5 Laguna cops axed over abduction of ‘e-sabong’ agent
MANILA, Philippines — Five police officers accused of abducting an online cockfighting agent in Laguna province, one of 34 “e-sabong” enthusiasts missing since last year, have been dismissed from the service, the Philippine National Police said on Tuesday.
PNP chief Gen. Rodolfo Azurin Jr. signed the Dec. 9 order dismissing Lt. Henry Sasaluya, Master Sgt. Michel Claveria, Staff Sgt. Daryl Paghangaan, and Patrolmen Roy Navarete and Rigell Brosas, all previously assigned to the Laguna police intelligence unit.
The five were accused of kidnapping e-sabong “master agent” Ricardo “Jonjon” Lasco at his house in San Pablo City on Aug. 30, 2021.
“The swift resolution on the administrative action made against these erring personnel is a manifestation of the continuous internal cleansing being implemented in the PNP,” the PNP said in a statement.
The PNP’s Internal Affairs Service said there was substantial evidence to recommend the dismissal of the five policemen upon finding them guilty of grave misconduct and conduct unbecoming a police officer.
The administrative charges are separate from criminal complaints the men are facing.
In a Nov. 25 resolution made public on Monday, the Department of Justice (DOJ) found sufficient basis to indict Paghangaan, Navarete and Brosas on charges of robbery, kidnapping and serious illegal detention. But Sasaluya and Claveria were cleared for lack of probable cause.
According to the DOJ, the prosecutors established that Lasco was forcibly taken from his residence in San Pablo City on Aug. 30, 2021, by a group of armed men.
Claiming to be agents of the National Bureau of Investigation, the men reportedly also took several valuables, amounting to over P10 million, from four women who were in Lasco’s house at the time.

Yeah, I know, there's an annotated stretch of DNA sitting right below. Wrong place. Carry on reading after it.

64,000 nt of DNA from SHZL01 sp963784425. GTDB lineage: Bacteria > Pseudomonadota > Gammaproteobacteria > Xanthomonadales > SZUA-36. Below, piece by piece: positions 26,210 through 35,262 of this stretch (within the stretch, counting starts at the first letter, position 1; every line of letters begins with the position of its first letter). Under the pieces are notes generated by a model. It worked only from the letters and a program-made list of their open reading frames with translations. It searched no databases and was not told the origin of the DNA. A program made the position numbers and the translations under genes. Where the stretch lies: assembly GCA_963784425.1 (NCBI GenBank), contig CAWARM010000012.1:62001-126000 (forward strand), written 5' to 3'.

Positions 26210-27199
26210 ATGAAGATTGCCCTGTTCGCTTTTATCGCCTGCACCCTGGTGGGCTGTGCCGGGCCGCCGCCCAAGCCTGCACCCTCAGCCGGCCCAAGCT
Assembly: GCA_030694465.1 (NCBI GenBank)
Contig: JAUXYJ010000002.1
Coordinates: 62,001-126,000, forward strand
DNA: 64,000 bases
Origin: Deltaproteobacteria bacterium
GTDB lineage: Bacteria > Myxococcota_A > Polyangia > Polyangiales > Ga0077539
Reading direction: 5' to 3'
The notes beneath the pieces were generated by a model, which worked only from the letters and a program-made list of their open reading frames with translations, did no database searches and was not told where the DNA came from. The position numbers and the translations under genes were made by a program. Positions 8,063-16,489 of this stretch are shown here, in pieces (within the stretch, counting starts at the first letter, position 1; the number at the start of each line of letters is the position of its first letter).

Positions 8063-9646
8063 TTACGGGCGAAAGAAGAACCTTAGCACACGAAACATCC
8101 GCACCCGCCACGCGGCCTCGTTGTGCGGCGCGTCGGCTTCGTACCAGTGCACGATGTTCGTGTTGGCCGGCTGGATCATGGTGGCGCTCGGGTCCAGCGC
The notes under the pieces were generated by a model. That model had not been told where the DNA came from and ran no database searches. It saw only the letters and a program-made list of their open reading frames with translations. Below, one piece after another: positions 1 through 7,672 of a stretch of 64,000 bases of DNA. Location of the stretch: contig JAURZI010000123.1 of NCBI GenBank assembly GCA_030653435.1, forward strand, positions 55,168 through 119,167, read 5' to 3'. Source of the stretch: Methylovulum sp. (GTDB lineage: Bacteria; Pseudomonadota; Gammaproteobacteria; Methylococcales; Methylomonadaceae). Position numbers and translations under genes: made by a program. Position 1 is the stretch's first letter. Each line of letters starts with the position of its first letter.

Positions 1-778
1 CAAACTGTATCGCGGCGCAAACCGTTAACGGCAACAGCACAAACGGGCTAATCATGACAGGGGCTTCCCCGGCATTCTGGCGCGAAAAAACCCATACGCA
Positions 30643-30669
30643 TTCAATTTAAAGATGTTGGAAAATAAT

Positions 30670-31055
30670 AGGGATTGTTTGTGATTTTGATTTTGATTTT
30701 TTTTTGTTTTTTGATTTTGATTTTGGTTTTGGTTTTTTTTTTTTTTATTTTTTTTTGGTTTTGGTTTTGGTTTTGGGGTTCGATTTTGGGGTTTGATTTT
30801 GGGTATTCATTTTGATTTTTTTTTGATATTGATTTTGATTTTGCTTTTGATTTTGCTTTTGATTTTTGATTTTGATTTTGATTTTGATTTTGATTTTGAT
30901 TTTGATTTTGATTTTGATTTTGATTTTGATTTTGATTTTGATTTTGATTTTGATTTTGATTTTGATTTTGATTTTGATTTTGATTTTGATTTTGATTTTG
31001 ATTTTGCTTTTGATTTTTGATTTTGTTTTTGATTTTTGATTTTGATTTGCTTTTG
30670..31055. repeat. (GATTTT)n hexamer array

It was the first to be resolved among several complaints filed by the PNP and the NBI, which are separately investigating the cases of the missing e-sabong operators and aficionados, most of whom are believed to have been abducted from cockfighting arenas in Manila, Laguna and Batangas in 2021.
Based on the complaint of Lasco’s relatives, the police officers “arrested” Lasco by virtue of a purported warrant of arrest for large-scale estafa or fraud.
The victim has not been found since.
The five dismissed officers are now under restrictive custody in the Calabarzon regional police headquarters at Camp Vicente Lim in Calamba City, according to PNP spokesperson Col. Jean Fajardo.
“Once they receive the official copy of their dismissal order, the PNP will let go of them because the PNP no longer has jurisdiction over them,” she said.
“They really need to receive it officially so that at least they will be given the opportunity, as part of the due process, to appeal the recommended sanction against them,” Fajardo said.
On Tuesday, Justice Secretary Jesus Crispin Remulla said the 34 missing persons should already be presumed dead after one year of disappearance.
The DOJ chief said the circumstances behind their disappearance did not “point to any possible return” of the victims.
“The presumption of death is strong already at this point,” he said, adding: “Because of the nature of the case, you don’t have a body of the person that is missing. And when you say missing, you might leave the court an impression that they’re still around, that they are just missing so they cannot be presumed dead yet.”
“But all circumstances are saying that they’re gone. They’re not coming back… there’s really no hope that they will return alive,” Remulla said.
The justice secretary also raised the possibility that “double jeopardy” may occur should the evidence be found insufficient as a result of presumption that the victims were still alive.
Under the law, double jeopardy means an accused cannot be charged more than once in court with the same crime.
“For example, if we file information and the evidence is not strong enough and the presumption is that they are alive, if they are acquitted, there will be double jeopardy even if we find additional evidence after,” Remulla said.
“That’s why we are careful in dealing with this topic and the presumption of death, I think, is necessary for us to be able to tackle this properly,” he added.
Remulla said he believes the families of the missing cockfighting enthusiasts had accepted the fate of their loved ones.
“What they are really looking for is justice. I know that they have accepted it. They only want peace and justice for their missing loved ones,” he said.